But the trick to stopping chain-fires is to spread Crisco on top of all the balls, after they are seated. It prevents the hot gasses from getting past the balls in each chamber. It also turns the gun into an oily mess, but you’ll never have a chain-fire.


  8. B.B.
    GOD was watching over you.
    We had an accident down here a few years ago. This guy tried to convert an airgun (springer ) to a firearm and it blew up in his face. He did not survive.
    Next time use a twenty foot cord and stand behind a brick wall.
    Thank GOD you are ok. Without this blog I would have had to resort to smoking Ganga to get my daily fix.


    • Chris S.,

      Well, after that happened, Otho and I had a long discussion about black powder. Turns out Otho was not aware that you dare not load black powder cartridges with an air gap in them! When I told him that would blow his guns up, he was shocked.

      So, some good came from this incident, after all.


  9. B.B.

    A bit too much lead there ? You should hear about what too many deer hunters around here do during muzzleloading season. Then again maybe you should not.

    Some times too much pressure manifests its visible sighns in the hammer being blown back to half cock. But another thing that can do it is having the nipple vent hole burned out too badly.

    I like a nipple to have plenty of thread, and I like it to fit without a lot of slop. If the thread is just too sloppy, there will not really be very much holding it in.


    • Because of the way taps work, you really need 5 threads to get 3 full strength ones. It works pretty well if you have that much room, because even with a bottom tap (unless you grind one off further), the hole gets tight near full engagement and seals. I know a some that go to the trouble of making a “seat” for the bottom of the threaded section of the nipple (or vent liner) to seal against, also, and that further minimizes gas cutting the threads. Nipples are always a problem because they take a beating, plus they either are liable to corrosion if not removed regularly or wear and/or cross-threading if they are removed regularly. It is even more exciting when a drum pops off. We have seen this at shoots (thankfully rarely) when people wanted to remove the drum every cleaning, and either wore out the threads or stripped them.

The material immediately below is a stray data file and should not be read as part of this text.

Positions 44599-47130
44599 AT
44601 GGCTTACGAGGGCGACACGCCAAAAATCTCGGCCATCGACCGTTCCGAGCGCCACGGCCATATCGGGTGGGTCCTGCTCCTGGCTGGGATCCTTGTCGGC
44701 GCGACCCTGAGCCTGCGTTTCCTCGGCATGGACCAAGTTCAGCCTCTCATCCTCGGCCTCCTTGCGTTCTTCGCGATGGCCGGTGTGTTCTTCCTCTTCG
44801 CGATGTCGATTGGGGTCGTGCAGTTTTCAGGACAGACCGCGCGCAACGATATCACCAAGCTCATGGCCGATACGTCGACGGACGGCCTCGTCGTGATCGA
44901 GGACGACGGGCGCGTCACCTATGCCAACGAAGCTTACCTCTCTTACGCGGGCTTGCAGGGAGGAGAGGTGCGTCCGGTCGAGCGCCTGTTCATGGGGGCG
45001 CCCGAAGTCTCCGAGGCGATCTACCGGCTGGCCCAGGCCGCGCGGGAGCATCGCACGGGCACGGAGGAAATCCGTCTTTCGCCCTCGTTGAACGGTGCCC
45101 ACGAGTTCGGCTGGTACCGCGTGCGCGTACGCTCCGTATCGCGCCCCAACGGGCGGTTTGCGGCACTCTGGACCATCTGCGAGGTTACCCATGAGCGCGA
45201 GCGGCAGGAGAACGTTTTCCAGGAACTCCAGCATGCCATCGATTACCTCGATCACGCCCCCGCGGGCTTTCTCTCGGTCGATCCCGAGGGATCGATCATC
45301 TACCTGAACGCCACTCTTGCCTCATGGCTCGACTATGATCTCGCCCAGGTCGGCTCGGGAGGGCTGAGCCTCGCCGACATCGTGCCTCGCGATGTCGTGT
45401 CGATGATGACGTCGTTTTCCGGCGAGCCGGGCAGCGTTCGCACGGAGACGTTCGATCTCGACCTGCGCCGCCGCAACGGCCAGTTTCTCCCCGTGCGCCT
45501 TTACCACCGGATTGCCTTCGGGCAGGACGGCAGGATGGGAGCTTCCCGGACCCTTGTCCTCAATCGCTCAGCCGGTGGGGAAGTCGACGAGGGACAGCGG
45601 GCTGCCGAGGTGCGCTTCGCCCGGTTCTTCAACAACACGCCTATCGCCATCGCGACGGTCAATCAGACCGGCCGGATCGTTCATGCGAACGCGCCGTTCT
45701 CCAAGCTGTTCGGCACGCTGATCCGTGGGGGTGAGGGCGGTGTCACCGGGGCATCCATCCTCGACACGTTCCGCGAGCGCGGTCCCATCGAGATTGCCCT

10. BB: Stuff happens. Even Elmer Keith blew up guns learning about them . As BG said , probably too much pressure and it was just time for that part. The old gunsmith who ‘s shop was next door to us while I was growing up, said that while proofing guns shows that they didn’t fail THAT time it doesn’t mean that they won’t ever. As he put it “once don’t mean nothin” Be careful with that one. If you ever want to sling some .54 cal conicals down range over humungus powder charges , you are welcome to borrow my Kodiak double anytime.

  11. BB,

    that’s enough close calls for you! Last year at one of my target shooting meets (25 yd bullseye), someone remarked, “there’s no such thing as too much safety”. Something we all should take to heart whether we are firing BB guns, air guns or powder burners. And now, bring on the snow. I’m in the office in NYC and fully 80% of my co-workers didn’t bother to come in, probably “working from home”. Ha! Candy butts.